Another chapter in Dutch-German rivalry

SIMON EVANS
Last updated 07:46 13/06/2012

Relevant offers

Football

Easy draw for Everton, Spurs facing long trips Struggling Manchester United desperate for win Xabi Alonso joins Bayern Munich from Madrid Arsenal playing it cautious in transfer window Champions League draw sets up titanic clashes Footballer scores long-range goal from 70m Defender Thomas Doyle called into All Whites Platini rules out contesting the Fifa presidency Wayne Rooney to captain young England side Xabi Alonso retires from international football

Germany and Netherlands, who face each other in Euro 2012 Group B, have had some passionate and occasionally heated encounters in the past but both teams say the long-standing rivalry between the two teams has mellowed.

The encounters began in earnest with the emergence of the Dutch as a global football powerhouse in the 1970s, particularly after Germany's 2-1 final victory at the 1974 World Cup.

The 1990 World Cup round-of-16 win for the West Germans included an infamous incident where Dutch defender Frank Rijkaard spat at Rudi Voeller and both were sent off.

While the fans may still feel the resonance of clashes from the past between the two neighbours, the current crop of players said Wednesday's game at the Metalist Stadium is just about three points.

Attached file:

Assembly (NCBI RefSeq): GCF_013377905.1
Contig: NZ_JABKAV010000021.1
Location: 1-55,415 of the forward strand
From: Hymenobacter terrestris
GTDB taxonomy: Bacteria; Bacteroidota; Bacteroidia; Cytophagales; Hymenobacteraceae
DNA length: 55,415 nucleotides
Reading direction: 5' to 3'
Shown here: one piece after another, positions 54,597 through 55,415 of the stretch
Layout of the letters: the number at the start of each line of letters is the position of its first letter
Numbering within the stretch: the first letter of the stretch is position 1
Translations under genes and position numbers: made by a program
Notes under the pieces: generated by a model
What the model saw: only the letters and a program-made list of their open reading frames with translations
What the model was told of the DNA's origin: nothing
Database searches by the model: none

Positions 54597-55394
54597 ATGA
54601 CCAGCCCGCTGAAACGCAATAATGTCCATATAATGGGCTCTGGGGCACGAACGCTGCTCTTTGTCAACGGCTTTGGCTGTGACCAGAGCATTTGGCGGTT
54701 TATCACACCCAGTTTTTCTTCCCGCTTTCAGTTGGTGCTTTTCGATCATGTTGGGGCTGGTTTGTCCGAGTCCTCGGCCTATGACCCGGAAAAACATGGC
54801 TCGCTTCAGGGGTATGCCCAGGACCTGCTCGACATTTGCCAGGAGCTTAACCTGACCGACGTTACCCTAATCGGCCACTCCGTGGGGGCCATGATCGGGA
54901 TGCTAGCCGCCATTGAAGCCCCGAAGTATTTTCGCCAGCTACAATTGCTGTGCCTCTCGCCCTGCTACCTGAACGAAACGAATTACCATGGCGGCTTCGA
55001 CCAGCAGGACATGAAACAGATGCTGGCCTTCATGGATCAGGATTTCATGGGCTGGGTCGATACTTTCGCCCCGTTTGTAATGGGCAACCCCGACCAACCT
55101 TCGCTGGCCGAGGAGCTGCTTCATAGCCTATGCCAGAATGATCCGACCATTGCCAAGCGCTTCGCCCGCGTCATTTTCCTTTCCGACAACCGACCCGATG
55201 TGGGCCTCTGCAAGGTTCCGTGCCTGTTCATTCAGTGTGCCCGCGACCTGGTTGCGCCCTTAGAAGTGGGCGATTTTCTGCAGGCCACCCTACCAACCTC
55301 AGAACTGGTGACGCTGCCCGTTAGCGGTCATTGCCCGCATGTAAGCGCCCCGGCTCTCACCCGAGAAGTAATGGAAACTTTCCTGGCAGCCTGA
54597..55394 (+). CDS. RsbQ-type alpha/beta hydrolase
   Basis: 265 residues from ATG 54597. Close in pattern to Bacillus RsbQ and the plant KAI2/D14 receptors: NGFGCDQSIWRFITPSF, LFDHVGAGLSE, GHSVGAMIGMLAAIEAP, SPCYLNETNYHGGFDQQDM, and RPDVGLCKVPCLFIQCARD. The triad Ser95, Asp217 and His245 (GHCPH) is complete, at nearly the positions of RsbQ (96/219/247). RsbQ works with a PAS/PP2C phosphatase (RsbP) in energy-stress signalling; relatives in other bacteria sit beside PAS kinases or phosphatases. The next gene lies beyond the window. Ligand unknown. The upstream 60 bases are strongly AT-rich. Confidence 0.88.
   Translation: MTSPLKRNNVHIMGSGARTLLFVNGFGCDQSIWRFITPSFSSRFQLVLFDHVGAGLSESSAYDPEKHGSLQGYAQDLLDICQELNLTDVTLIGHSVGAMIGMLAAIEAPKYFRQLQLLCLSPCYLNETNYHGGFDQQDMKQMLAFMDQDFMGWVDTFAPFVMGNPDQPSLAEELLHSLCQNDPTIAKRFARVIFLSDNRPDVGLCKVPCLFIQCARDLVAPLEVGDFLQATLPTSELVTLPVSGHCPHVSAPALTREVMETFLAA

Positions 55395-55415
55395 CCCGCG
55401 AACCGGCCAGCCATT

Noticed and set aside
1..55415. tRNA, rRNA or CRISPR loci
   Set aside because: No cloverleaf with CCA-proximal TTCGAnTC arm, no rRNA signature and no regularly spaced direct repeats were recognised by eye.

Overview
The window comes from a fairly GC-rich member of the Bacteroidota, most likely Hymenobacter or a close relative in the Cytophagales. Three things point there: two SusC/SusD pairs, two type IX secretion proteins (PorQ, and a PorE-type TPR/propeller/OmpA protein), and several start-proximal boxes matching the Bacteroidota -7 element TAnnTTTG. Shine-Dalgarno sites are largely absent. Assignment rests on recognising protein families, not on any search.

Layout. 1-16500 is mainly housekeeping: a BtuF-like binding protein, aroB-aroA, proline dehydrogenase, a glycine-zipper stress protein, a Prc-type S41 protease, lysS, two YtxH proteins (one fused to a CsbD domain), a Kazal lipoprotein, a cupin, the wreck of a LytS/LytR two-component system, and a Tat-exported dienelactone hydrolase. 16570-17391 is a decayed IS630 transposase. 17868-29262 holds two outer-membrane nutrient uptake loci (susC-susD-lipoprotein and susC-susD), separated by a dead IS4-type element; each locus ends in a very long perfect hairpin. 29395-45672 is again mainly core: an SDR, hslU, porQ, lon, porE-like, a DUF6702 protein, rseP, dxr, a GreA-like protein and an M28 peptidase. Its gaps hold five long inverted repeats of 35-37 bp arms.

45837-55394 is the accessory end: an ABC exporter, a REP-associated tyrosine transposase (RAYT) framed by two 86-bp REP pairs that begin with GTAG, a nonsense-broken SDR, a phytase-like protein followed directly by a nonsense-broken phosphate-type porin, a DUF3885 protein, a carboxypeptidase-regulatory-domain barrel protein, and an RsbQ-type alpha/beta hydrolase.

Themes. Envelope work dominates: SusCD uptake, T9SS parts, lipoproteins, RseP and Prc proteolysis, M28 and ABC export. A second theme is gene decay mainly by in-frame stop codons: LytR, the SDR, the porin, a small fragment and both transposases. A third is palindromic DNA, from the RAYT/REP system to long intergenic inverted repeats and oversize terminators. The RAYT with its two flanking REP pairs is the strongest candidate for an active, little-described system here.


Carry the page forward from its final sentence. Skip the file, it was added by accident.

"The games, especially in tournaments, were legendary, great games and some of the most interesting and some of the best matches of last 20-30 years," Germany coach Joachim Loew told reporters on Tuesday.

"It will be very intense and technical game. (But) it's nothing more than a (typical) big rivalry.

"These things that happened in the past are part of history, what happened with Rijkaard and Voeller for example.

"Now there are a lot of Dutch players playing in Germany - they feel comfortable in the stadiums and with their clubs."

Germany midfielder Bastian Schweinsteiger said that as far as he was concerned there was no real grudge between the teams to speak of.

"I don't feel any rivalry, I just feel we are playing a game against a very good team. I don't think there is any situation from the past that plays any role for us," he said.

Netherlands midfielder Wesley Sneijder agreed there was nothing adding an extra edge to Wednesday's game.

"No, it's the same like playing against any other big team. They are among the favourites, so are we and it doesn't matter if against Germany or another big team. There is a lot at stake and it's a big game," he said.

Whether or not the tone on both sides will be the same after Wednesday's clash remains to be seen with the Dutch desperate for a win after losing their opener 1-0 to Denmark.

Germany beat Portugal by the same score.

Ad Feedback

- Reuters

Special offers
Opinion poll

What do you make of Tommy Smith's decision not to play for the All Whites?

It's fair enough. He's already got a massive workload.

He's been a great servant for the All Whites. His request not to play is fine by me.

It's disappointing to say the least. What happened to national pride?

It's unbelievable. He shouldn't be picked for NZ again.

Vote Result

Related story: (See story)

Featured Promotions

Sponsored Content